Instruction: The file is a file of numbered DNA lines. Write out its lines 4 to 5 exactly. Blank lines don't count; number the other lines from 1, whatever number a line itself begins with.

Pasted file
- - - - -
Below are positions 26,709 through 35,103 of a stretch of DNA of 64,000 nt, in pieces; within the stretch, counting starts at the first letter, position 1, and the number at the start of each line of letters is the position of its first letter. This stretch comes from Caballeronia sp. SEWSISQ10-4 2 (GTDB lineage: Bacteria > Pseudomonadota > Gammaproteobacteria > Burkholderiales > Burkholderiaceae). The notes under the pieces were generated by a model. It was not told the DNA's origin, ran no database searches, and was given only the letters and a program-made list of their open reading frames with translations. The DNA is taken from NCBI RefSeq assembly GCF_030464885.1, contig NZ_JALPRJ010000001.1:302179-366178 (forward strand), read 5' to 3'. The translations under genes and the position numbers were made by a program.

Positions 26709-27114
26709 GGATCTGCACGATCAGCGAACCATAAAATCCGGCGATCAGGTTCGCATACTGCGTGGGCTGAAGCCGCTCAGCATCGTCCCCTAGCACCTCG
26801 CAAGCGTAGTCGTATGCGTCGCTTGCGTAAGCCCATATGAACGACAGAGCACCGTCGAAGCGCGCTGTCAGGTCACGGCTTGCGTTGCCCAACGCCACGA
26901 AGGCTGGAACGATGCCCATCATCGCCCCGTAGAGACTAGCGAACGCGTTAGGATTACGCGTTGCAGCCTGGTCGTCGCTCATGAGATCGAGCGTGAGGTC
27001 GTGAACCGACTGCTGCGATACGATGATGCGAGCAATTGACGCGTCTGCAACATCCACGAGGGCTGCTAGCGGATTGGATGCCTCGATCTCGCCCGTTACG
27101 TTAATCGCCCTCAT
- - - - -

26801 CAAGCGTAGTCGTATGCGTCGCTTGCGTAAGCCCATATGAACGACAGAGCACCGTCGAAGCGCGCTGTCAGGTCACGGCTTGCGTTGCCCAACGCCACGA
26901 AGGCTGGAACGATGCCCATCATCGCCCCGTAGAGACTAGCGAACGCGTTAGGATTACGCGTTGCAGCCTGGTCGTCGCTCATGAGATCGAGCGTGAGGTC